Large-scale study of Brazilian wetlands shows biodiversity loss undermines ecosystem functioning

Large-scale study of Brazilian wetlands ramps up evidence that biodiversity loss undermines ecosystem functioning
Low-lying terrain and wild vegetation on an island of the Paraná River's delta/wetlands/floodplain in Argentina; the city in the background is Rosario, Santa Fe Province, but the islands are on the jurisdiction of Victoria, Entre Ríos. Credit: Pablo D. Flores/Wikimedia Commons, CC BY-SA 3.0

A new study analyzes human impacts on biodiversity and ecosystem functioning in 72 lakes distributed across four large neotropical wetlands of Brazil—Amazon, Araguaia, Pantanal and Paraná. The research spans a 3.7million km gradient of human activities in Brazil.

The , published in Nature Ecology and Evolution, shows that alter the controls that biodiversity exerts over wetland "multifunctionality"—which refers to the diverse functions that these ecosystems provide.

Dr. Pavel Kratina, senior lecturer in ecology at Queen Mary University of London, said: "This is one of a few studies that demonstrate how human pressures compromise the functioning of through their negative impact on biodiversity. To our knowledge, this work presents the first empirical evidence of a large-scale positive relationship between aquatic biodiversity across multiple organismal groups and multifunctionality of wetlands.

This high-resolution dataset revealed strong and consistent associations between the of multiple groups of aquatic organisms and wetland multifunctionality. These results underline the important role of and in driving functioning of Neotropical wetlands."

The researchers use a broad-scale dataset of biodiversity for seven groups of aquatic organisms to show their control over 11 ecosystem functions. These included:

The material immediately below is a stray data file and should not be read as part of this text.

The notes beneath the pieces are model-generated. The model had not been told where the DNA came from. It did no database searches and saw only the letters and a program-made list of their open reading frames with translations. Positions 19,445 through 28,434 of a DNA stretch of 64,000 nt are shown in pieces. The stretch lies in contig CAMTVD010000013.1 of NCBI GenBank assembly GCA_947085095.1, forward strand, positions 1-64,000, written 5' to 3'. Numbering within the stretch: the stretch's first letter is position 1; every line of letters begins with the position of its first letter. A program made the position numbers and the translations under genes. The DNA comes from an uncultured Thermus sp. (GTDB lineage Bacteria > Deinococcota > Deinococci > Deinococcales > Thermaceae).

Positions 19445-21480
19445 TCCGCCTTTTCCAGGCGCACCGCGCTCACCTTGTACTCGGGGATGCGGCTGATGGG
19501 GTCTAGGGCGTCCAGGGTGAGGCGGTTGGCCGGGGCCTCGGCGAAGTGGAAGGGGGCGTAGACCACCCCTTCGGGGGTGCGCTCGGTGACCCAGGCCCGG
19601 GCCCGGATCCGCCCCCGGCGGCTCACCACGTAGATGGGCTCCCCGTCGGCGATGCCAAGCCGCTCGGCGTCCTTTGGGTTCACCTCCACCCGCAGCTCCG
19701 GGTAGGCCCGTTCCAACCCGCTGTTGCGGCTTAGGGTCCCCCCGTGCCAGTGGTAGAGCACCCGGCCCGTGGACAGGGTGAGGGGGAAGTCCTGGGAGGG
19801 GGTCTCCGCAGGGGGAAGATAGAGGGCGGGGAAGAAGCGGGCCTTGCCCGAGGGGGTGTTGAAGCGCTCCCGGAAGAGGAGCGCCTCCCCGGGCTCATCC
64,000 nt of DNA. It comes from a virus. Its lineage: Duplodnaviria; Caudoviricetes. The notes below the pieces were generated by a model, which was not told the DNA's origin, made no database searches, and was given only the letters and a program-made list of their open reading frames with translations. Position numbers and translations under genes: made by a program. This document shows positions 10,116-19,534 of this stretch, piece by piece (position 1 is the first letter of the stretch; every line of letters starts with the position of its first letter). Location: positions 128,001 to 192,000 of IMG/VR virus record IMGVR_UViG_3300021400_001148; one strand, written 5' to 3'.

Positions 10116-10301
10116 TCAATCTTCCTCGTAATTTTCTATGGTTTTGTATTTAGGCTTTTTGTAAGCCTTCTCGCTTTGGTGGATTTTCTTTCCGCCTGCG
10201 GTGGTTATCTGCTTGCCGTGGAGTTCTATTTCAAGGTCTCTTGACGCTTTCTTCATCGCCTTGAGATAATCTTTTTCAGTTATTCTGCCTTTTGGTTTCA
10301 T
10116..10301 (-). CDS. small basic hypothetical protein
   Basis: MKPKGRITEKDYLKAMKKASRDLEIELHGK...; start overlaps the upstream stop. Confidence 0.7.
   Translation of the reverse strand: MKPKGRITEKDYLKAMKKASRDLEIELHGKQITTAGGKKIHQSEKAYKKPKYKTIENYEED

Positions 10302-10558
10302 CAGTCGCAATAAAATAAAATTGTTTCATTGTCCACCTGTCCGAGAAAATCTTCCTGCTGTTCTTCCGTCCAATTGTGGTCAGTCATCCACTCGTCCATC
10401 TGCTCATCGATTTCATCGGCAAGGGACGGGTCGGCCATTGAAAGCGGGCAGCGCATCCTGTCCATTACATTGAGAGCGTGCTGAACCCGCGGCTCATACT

• total phosphorous and nitrogen available in the water
  • ecosystem metabolism
  • multitrophic standing biomass
  • photosynthetically active radiation
  • microorganism abundance
  • variation in habitat complexity underwater.

At the same time, they show these controls change across a gradient of wetlands that differ in their human pressure, which both directly and indirectly influences the relationships between diversity and ecosystem functioning.

Human pressure on the wetland was quantified using the Human Footprint (HFP) index, a recently developed index that incorporates eight different human pressures into a standardized cumulative index. These include built environments, crop land, pastureland, human density, night-time lights, railways, roads and navigable waterways.

Dr. Kratina said: "We show a decline in species richness and functional diversity with increasing Human Footprint. Human Footprint index has a large direct negative effect on multifunctionality, but HFP also had indirect negative effects on the multifunctionality, mediated by declining species richness. Although these indirect negative effects of human pressure were driven by the decline in the diversity of most organismal groups, these effects were strongly mediated by fish diversity, because fish diversity is very important for functioning of wetlands.

The paper also showed that the Paraná wetland, which is in the vicinity of one of the most populated areas on the planet, seemed to be the most affected of the four wetlands.

More information: Dieison A. Moi et al, Human pressure drives biodiversity–multifunctionality relationships in large Neotropical wetlands, Nature Ecology & Evolution (2022). DOI: 10.1038/s41559-022-01827-7

Journal information: Nature Ecology & Evolution

Citation: Large-scale study of Brazilian wetlands shows biodiversity loss undermines ecosystem functioning (2022, August 5) retrieved 26 February 2024 from
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